Friday, December 9, 2011

Scrum Master, Process Facilitator, Growth Facilitator. Managers or Leaders or Neither?


I have recently read a book my brother-in-law let me borrow titled First, break all the rules *1.

It is written based on results of a survey by Gallup of over 60,000 managers at 400 Corporations.  The book is based on written and actual in-person interviews.  It has an interesting concept regarding the difference between Great leaders and Great managers.

In short, the definitions are as as follows;

 -Great Leaders focus OUTWARD.  This includes thinking about how the group, business unit, section, division, corporation, community will interface, operate and thrive in relation to the external world as his/her group moves into the future.   The leader looks for upcoming obstacles, competition, market trends, and opportunities for growth within their realm.  That realm could be at any level down to the smallest business unit or small group of people.

Great Managers focus INWARD. This includes thinking about the personal interaction between the people and businesses in their care.  This might include providing feedback on ways to improve, recommendations for training, guiding career futures, and helping their unit work efficiently as a group.  In some cases, managers will have direct impact on what and how the employees under their care will grow and learn.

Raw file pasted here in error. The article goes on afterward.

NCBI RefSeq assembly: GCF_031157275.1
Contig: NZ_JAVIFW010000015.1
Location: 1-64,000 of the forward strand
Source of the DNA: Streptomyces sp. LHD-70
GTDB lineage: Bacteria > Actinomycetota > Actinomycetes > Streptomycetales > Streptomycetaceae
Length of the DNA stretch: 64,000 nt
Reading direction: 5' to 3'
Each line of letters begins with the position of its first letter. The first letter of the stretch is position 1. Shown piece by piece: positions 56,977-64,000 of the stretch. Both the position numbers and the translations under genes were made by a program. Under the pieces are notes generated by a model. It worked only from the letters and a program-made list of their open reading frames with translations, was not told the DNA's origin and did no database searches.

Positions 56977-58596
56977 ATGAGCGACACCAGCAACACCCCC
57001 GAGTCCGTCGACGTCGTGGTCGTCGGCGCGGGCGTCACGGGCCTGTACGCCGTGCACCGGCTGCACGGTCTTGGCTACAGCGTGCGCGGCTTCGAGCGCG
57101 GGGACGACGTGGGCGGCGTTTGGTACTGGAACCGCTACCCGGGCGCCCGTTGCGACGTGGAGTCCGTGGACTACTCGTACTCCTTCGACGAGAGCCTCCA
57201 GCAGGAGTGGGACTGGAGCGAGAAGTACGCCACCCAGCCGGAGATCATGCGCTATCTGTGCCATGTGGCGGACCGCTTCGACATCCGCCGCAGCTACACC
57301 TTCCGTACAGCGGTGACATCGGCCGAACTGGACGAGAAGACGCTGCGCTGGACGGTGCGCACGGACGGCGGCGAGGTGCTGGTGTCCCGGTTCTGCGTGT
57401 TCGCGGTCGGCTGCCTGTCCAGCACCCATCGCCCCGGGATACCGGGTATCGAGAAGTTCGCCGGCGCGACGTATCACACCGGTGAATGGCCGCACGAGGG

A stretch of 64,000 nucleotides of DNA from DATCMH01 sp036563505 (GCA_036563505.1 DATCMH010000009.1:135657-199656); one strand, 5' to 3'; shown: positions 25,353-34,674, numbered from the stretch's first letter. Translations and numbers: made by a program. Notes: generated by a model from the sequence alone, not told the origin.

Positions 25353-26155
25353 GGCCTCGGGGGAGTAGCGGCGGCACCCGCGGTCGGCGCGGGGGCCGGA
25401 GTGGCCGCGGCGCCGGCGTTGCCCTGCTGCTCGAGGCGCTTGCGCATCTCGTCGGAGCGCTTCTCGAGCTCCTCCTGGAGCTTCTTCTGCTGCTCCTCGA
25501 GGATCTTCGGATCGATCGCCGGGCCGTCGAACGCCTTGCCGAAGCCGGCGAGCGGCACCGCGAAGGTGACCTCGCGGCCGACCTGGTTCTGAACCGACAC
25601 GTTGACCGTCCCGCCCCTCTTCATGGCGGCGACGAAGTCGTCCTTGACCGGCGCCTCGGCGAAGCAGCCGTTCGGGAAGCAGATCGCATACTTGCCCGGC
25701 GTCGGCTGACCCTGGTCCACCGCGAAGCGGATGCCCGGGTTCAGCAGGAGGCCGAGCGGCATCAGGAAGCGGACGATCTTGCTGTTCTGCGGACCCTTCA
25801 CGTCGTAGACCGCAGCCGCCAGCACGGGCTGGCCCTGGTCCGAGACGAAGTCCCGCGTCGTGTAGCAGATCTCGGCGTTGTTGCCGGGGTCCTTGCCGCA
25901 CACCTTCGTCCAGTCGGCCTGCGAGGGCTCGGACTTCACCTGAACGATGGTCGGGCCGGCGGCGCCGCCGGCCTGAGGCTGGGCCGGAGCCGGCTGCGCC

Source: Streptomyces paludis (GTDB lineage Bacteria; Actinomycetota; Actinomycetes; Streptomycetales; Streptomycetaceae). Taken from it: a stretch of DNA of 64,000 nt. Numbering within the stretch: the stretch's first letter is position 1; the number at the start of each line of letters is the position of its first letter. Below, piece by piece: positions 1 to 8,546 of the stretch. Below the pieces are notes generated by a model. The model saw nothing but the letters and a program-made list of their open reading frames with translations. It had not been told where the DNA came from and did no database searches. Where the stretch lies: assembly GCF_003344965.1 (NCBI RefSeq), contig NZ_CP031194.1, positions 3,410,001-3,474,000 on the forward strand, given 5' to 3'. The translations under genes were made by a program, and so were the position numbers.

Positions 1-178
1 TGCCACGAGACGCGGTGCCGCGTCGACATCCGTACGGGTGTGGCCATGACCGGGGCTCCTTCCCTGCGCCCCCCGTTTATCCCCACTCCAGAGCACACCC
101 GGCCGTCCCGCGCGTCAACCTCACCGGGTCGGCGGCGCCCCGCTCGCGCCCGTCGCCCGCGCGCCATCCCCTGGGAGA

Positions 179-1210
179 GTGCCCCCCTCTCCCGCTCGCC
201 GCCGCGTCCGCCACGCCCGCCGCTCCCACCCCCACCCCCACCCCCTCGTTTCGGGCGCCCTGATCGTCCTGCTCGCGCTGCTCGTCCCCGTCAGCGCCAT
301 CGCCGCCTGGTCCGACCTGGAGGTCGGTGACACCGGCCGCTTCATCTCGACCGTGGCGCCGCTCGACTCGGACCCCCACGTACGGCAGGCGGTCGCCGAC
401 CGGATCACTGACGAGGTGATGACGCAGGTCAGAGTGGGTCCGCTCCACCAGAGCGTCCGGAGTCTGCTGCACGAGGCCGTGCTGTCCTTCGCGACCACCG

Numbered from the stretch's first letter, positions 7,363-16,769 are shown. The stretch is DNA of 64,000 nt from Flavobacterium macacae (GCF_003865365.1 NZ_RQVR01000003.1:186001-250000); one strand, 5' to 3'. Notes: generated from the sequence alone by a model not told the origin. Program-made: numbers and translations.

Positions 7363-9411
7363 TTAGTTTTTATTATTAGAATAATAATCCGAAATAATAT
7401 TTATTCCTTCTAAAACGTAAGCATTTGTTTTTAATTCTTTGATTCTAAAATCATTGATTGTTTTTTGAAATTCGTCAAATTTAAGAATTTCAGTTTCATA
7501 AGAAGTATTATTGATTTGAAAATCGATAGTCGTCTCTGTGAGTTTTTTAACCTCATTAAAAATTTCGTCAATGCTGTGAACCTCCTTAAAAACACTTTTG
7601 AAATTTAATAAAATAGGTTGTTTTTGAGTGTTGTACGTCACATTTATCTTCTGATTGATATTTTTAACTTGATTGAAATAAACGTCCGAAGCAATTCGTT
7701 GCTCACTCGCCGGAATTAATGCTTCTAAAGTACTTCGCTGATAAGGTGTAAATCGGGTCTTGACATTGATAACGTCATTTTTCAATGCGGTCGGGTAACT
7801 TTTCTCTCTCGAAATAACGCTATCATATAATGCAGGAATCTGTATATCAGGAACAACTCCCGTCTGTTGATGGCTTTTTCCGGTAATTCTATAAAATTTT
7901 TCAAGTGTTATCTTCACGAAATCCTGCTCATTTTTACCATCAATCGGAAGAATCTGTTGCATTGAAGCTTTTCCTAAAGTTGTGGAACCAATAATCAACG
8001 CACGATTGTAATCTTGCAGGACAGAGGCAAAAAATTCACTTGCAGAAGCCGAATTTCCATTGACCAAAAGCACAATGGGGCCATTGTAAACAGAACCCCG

I spent some time trying to figure out how to map these ideas to the Scrum Master, Coaching roles and to the Growth Facilitator and Process Facilitator capacities of Open Agile and had some trouble with the mapping.

This got me thinking.

This MAY be the reason why corporations have such a hard time defining the roles and fitting them into their structure.

Where does the OpenAgile Process Facilitator fit?  A Process Facilitator is neither.  Well, maybe more of a manager? 


What about the OpenAgile Growth Facilitator?  Is that capacity more of a "leader"... Hmmm... doesn't quite fit.

The Scrum Master role is even more obscure in this comparison.

The Scrum Master is not managing anyone, yet still enforcing the rules of Scrum, encourages the improvement of skills and agile techniques and assists to protect the team members from outside interference.  These clearly appear at first glance to be Manager attributes.  However, the Scrum Master is not a manager.

The Scrum Master is looking outward for potential obstacles, working to try and grow Agile in the organization and working hard to try and teach others as to its’ goals and purpose.  These appear at first glance to be the role of a leader.  However, the Scrum Master is not a leader.

I now can see why Corporations have such a hard time identifying the Scrum Master in their organizations. Scrum Masters basically don’t fit either category, yet most corporate hiring is done based on hiring of “leaders” and “managers”.

Interesting (to me at least) :-> 

Mike Caspar

References:
Open Agile         http://www.openagile.com
Scrum                 http://www.scrumalliance.org
Gallup                 http://www.gallup.com
*1                       FIRST, Break all the rules; Marcus Buckingham & Curt Coffman